From the May 2000 issue of Startups

The dream: running a successful business. The reality: taking responsibility for all components of that business. While entrepreneurs eagerly tackle marketing, sales, quality control, production levels, customer service and the gamut of operating problems, most shun financial management. Accounting is seen as a boring, indecipherable stepsister best left to outside experts. But it needn't be boring or indecipherable. And it shouldn't be left to outsiders.

"Finance can be fun," says entrepreneur Suzanne Caplan, who encourages business owners to understand that numbers tell a story. "When you learn how to read that story, it gets far more interesting. After all, you probably went into business because of your personal competitiveness. The numbers are how you keep score."

If you simply glance at a month-end statement, you miss the details--gems of information that could mean increased profits, future stability and effective negotiations. Worse yet, you might fail to recognize negative trends or imminent threats. A basic understanding of accounting and finance enables you to use profit and loss statements, balance sheets and cash-flow reports as tools to help set budgets, control costs, respond to aggressive competition and adjust to economic downturns.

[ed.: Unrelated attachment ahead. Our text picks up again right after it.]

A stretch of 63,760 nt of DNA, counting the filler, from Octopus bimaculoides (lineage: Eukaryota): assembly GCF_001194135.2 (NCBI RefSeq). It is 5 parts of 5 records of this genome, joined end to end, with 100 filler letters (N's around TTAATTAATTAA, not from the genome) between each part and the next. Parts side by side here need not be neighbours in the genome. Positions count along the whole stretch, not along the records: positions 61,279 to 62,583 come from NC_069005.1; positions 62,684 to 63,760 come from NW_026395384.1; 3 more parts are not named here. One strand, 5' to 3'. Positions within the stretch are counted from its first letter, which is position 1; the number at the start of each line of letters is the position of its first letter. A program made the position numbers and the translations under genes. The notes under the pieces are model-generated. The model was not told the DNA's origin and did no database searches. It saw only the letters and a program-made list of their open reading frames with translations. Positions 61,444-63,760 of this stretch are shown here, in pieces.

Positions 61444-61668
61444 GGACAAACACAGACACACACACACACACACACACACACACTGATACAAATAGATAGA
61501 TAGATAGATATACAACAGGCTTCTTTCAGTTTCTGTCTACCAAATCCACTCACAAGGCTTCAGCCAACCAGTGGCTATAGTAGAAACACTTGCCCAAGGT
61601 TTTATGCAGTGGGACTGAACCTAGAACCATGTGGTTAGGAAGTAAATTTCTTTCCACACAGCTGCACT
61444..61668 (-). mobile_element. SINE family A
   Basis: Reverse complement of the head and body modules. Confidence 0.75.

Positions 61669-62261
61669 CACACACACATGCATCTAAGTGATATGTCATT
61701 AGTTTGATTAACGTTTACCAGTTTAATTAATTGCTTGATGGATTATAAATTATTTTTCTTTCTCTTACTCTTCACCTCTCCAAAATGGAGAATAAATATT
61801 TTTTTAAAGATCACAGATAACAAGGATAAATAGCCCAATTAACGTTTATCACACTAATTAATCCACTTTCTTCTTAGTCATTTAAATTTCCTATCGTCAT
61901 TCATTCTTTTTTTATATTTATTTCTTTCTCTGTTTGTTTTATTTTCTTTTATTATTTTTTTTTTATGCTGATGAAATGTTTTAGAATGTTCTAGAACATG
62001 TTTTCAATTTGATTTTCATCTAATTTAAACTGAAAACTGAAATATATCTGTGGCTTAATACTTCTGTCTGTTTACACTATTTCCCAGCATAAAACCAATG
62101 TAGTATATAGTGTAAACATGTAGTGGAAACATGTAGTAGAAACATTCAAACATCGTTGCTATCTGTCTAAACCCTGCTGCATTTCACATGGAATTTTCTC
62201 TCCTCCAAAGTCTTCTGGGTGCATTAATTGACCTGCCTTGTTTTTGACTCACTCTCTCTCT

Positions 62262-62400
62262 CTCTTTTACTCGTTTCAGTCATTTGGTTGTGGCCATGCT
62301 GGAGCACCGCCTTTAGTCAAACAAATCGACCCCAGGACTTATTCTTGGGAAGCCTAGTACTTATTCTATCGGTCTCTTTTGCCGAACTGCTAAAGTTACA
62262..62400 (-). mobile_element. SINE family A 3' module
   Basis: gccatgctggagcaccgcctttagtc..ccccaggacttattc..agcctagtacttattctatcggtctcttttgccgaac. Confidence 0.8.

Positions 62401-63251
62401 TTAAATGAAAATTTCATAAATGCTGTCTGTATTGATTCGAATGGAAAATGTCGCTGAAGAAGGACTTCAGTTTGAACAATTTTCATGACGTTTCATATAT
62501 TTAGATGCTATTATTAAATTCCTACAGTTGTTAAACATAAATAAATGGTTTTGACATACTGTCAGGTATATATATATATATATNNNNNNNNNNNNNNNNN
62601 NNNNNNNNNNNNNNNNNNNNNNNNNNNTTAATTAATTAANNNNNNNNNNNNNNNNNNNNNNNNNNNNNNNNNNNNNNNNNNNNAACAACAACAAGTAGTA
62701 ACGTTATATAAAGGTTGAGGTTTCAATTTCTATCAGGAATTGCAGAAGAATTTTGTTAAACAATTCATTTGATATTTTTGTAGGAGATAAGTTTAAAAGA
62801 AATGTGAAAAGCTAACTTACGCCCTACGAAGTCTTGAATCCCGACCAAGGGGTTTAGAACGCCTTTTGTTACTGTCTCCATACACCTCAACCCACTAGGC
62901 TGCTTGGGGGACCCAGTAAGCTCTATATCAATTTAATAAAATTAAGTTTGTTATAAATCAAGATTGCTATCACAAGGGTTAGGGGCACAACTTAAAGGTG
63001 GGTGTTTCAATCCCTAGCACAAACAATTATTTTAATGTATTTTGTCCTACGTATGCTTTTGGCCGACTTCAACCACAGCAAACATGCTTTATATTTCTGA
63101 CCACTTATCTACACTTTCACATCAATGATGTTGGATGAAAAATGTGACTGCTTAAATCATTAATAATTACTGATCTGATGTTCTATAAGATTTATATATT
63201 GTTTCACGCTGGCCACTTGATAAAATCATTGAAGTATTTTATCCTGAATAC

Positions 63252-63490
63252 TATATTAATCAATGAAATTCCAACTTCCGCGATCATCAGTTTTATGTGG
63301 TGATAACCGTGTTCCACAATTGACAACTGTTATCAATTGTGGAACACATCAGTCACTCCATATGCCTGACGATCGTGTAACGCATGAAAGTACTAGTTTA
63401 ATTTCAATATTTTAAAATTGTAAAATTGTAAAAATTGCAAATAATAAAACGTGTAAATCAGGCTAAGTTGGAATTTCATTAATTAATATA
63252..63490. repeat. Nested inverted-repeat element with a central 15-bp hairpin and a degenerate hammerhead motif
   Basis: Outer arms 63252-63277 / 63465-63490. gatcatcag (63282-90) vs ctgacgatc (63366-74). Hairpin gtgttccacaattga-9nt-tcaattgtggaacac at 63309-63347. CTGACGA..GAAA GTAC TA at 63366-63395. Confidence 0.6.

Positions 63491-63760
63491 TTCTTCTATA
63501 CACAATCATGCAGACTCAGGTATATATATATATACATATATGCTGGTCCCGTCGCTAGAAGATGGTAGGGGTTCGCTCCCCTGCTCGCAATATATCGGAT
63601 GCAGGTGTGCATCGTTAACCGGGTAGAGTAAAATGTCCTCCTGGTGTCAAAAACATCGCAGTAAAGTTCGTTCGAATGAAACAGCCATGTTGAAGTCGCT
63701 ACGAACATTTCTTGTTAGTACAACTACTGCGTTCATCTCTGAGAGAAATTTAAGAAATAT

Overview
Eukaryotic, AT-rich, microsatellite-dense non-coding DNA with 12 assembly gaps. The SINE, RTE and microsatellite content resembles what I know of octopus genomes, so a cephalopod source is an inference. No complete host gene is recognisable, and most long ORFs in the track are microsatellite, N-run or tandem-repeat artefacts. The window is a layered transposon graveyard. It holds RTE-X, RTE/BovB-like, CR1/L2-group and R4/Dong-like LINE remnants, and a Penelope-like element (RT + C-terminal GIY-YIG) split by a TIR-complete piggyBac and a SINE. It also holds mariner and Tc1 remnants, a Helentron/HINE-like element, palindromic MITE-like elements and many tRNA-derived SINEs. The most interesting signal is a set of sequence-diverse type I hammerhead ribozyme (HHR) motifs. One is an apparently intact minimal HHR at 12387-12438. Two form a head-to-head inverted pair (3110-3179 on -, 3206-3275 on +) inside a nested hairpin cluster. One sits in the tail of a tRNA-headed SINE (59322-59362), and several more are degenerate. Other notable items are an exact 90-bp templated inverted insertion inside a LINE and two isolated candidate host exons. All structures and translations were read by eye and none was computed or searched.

You don't have to be an accountant or even a bookkeeper to glean such insight, "but you will want to know how the system works," suggests Caplan. A turnaround specialist who has consulted small businesses for more than 20 years while operating her own small manufacturing firm, Caplan explains how the system works in Streetwise Finance & Accounting: How to Keep Your Books and Manage Your Finances Without an MBA, a CPA, or a Ph.D (Adams Media Corp., $17.95, www.amazon.com). It's not light reading, but it is illuminating. Biting off one chapter at a time, it's usually digestible. The subject is addressed in clear and simple terms, introducing accounting basics for the novice: how to set up a chart of accounts, accounts receivable and accounts payable, i.e., what is cash basis vs. accrual basis, debits vs. credits, fixed vs. variable cost?

While the first half of Streetwise Finance & Accounting helps you understand the origin of the numbers that go into income and expense accounts, how debits and credits work and how they track, what a general ledger is and so on, the second half details how you can put your newfound knowledge to use: how to price products or services, how to finance growth, how to anticipate and confront adversities and how to improve your bottom line.


Paul DeCeglie (MrWritePDC@aol.com) is a former staff reporter for Journal of Commerce and American Banker.